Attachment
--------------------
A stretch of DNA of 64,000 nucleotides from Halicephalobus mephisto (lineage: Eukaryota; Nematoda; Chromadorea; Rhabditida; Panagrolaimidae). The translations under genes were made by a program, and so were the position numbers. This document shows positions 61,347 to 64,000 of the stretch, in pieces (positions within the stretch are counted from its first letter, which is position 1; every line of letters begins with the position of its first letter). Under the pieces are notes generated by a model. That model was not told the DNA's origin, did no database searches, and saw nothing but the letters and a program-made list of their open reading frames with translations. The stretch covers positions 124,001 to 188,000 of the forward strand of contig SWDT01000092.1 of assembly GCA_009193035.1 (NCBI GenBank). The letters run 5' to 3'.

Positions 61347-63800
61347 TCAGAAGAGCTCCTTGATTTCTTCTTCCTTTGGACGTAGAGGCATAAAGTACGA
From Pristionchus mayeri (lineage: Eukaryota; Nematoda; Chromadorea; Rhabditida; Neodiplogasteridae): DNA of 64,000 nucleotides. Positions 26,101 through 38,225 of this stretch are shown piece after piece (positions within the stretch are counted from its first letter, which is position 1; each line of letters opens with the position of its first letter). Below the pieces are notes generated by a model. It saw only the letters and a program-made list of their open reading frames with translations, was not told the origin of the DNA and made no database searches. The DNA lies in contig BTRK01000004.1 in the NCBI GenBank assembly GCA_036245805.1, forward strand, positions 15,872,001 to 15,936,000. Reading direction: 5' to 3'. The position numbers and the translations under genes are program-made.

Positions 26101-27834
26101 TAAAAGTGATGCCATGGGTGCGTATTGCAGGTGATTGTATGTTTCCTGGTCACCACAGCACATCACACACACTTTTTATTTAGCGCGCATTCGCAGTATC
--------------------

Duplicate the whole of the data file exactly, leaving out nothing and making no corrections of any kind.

A stretch of DNA of 64,000 nucleotides from Halicephalobus mephisto (lineage: Eukaryota; Nematoda; Chromadorea; Rhabditida; Panagrolaimidae). The translations under genes were made by a program, and so were the position numbers. This document shows positions 61,347 to 64,000 of the stretch, in pieces (positions within the stretch are counted from its first letter, which is position 1; every line of letters begins with the position of its first letter). Under the pieces are notes generated by a model. That model was not told the DNA's origin, did no database searches, and saw nothing but the letters and a program-made list of their open reading frames with translations. The stretch covers positions 124,001 to 188,000 of the forward strand of contig SWDT01000092.1 of assembly GCA_009193035.1 (NCBI GenBank). The letters run 5' to 3'.

Positions 61347-63800
61347 TCAGAAGAGCTCCTTGATTTCTTCTTCCTTTGGACGTAGAGGCATAAAGTACGA
From Pristionchus mayeri (lineage: Eukaryota; Nematoda; Chromadorea; Rhabditida; Neodiplogasteridae): DNA of 64,000 nucleotides. Positions 26,101 through 38,225 of this stretch are shown piece after piece (positions within the stretch are counted from its first letter, which is position 1; each line of letters opens with the position of its first letter). Below the pieces are notes generated by a model. It saw only the letters and a program-made list of their open reading frames with translations, was not told the origin of the DNA and made no database searches. The DNA lies in contig BTRK01000004.1 in the NCBI GenBank assembly GCA_036245805.1, forward strand, positions 15,872,001 to 15,936,000. Reading direction: 5' to 3'. The position numbers and the translations under genes are program-made.

Positions 26101-27834
26101 TAAAAGTGATGCCATGGGTGCGTATTGCAGGTGATTGTATGTTTCCTGGTCACCACAGCACATCACACACACTTTTTATTTAGCGCGCATTCGCAGTATC